WASHINGTON—The conservative rebellion against Supreme Court nominee Harriet Miers is widening the split between the White House and Republicans, sowing fears among party strategists that President Bush is jeopardizing 10 years of GOP congressional dominance.
With defiance unseen since he's been in the White House, Senate Republicans already have reined in the administration on the treatment of foreign detainees, forced it to jettison no-bid post-hurricane reconstruction contracts and given Miers a tepid welcome as Bush's choice to replace Justice Sandra Day O'Connor.
Behind these emboldened stances lie growing unease over Bush's Iraq policy, dismay at the federal response to Katrina and Bush's sinking public approval ratings.
The parting of ways signals a loss in Bush's clout after five years that is likely to have consequences for the remainder of his term and possibly beyond. Democrats need a net gain of six seats to recapture control of the Senate—a task made easier if Bush alienates religious conservative voters who helped him greatly in 2004 and now are offended by his selection of Miers.
"That can hurt Republicans in very, very close races," said Tony Fabrizio, a Washington-based Republican pollster and political strategist. "If there is no enthusiasm, or if the backbone of the street organization feels disenfranchised or disillusioned, there is no reason for them to go out and do anything."
Such disillusionment could hurt Republican senators Rick Santorum in Pennsylvania, Jim Talent in Missouri and Mike DeWine in Ohio, seeking re-election in close races. Republican senators with 2008 presidential aspirations, such as Sam Brownback of Kansas and George Allen of Virginia—old allies of religious conservatives—will also need their help.
Miers' most vehement conservative critics—and the party's stoutest supporters—oppose abortion and gay marriage and don't want courts limiting religion's role in government. They say Miers has no track record to reassure them, and influential conservative commentators such as George Will, William Kristol and Robert Bork have also denounced her selection.
Fueling further doubts on Sunday, Miers' longtime friend and religious mentor, Texas Supreme Court Justice Nathan Hecht, said on "Fox News Sunday" that while Miers holds strong anti-abortion views, she would put the law above her personal views when judging cases on the court.
"She sounds a lot to me like another swing vote, which was the last thing we were expecting a conservative president to give us," Gary Bauer, head of the American Values Group, replied on the same news show.
Brownback, a lawyer and member of the Senate Judiciary Committee, has said he'll vote against Miers if her answers during confirmation hearings next month fall short. Allen, Trent Lott of Mississippi, and John Thune of South Dakota are threatening to follow suit.
"If you look at the politics of 2006, having a fight would really energize and motivate our supporters," Thune said. "Our folks were ready to lace them up, they were ready for a fight. A left-right fight is a something that helps us. A right and less-right fight is something that doesn't help us."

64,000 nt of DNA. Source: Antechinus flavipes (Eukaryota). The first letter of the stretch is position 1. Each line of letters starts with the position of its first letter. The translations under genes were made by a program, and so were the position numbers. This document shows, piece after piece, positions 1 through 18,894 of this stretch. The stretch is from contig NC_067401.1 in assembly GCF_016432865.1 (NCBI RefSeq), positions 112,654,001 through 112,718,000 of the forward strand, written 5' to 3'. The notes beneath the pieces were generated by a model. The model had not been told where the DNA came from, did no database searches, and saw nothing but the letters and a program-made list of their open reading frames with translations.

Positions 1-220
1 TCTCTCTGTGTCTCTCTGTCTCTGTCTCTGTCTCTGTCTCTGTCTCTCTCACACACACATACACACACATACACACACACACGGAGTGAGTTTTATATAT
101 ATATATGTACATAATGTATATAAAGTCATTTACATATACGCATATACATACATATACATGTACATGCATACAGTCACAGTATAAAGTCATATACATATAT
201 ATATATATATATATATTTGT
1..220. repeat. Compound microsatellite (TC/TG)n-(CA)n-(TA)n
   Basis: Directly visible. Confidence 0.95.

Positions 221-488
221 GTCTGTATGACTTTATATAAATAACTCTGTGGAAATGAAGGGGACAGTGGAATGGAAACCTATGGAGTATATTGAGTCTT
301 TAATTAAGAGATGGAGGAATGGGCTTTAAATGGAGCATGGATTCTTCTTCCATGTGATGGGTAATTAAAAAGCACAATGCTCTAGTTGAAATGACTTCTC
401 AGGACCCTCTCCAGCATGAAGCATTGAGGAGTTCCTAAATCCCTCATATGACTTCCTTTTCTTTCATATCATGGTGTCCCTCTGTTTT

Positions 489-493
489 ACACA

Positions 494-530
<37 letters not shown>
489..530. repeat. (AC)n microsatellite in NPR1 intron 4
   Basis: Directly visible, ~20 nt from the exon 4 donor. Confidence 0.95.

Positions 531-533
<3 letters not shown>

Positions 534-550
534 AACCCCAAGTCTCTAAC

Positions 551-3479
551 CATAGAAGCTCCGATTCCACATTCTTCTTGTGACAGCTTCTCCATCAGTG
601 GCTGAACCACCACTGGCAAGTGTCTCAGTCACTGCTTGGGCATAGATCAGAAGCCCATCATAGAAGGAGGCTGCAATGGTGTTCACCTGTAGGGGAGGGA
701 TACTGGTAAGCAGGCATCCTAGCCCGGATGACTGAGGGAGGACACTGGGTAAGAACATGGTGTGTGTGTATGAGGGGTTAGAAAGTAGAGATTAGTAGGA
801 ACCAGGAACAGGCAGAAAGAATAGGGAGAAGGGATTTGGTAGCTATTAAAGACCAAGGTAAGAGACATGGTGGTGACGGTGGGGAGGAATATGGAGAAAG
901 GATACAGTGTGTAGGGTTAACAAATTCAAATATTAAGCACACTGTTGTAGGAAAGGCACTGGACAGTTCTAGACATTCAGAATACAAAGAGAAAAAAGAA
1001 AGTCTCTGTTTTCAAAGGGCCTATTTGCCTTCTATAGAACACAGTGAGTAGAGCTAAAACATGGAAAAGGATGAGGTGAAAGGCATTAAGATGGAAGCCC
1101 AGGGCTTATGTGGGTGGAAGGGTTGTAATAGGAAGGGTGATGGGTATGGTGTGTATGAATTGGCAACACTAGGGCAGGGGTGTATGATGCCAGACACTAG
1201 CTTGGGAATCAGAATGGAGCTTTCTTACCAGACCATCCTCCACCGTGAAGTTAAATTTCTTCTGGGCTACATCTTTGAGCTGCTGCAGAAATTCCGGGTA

Appearing Sunday on ABC's "This Week," Sen. Arlen Specter of Pennsylvania, the Republican moderate who chairs the Judiciary Committee, described the conservative response to Miers as "one of the toughest lynch mobs ever assembled in Washington, D.C."
Some allies of the president, such as James Dobson, head of the religious conservative Focus on the Family, are supporting Miers after consulting with White House deputy chief of staff Karl Rove and are trying to reassure conservatives that she will not disappoint them once on the bench.
Specter said the committee would look into those discussions. "If there are back room assurances and if there are back room deals and if there is something which bears upon a precondition as to how a nominee is going to vote, I think that's a matter that ought to be known by the Judiciary Committee and the American people," he said.
Conservatives were especially disappointed in Miers after having supported John G. Roberts for the chief justice. Roberts, by all accounts a conservative and brilliant legal mind, also lacked a clear record on abortion, gay issues and religion.
"Every conservative Christian leader said, `The next one is the one that really needs to be THE conservative,'" Fabrizio said. "And now he nominates Harriet Miers. Either the White House did not understand that they only served to raise the stakes with Roberts or they think that they have the muscle to bully the right into accepting Harriet Miers."
Conservatives bristled even more when Sen. Harry Reid of Nevada, the Senate Democratic Leader volunteered that he'd urged Bush to name Miers. Reid appeared with Miers at his side last Monday, applauding her nomination.
"People who want to see the court shift ... thought there would be a battle to make that happen," said Tony Perkins, president of the Christian conservative Family Research Council. "I don't think they envisioned Republican and Democratic senators holding hands, standing in a circle singing Kumbaya about this nominee."
(c) 2005, Knight Ridder/Tribune Information Services.
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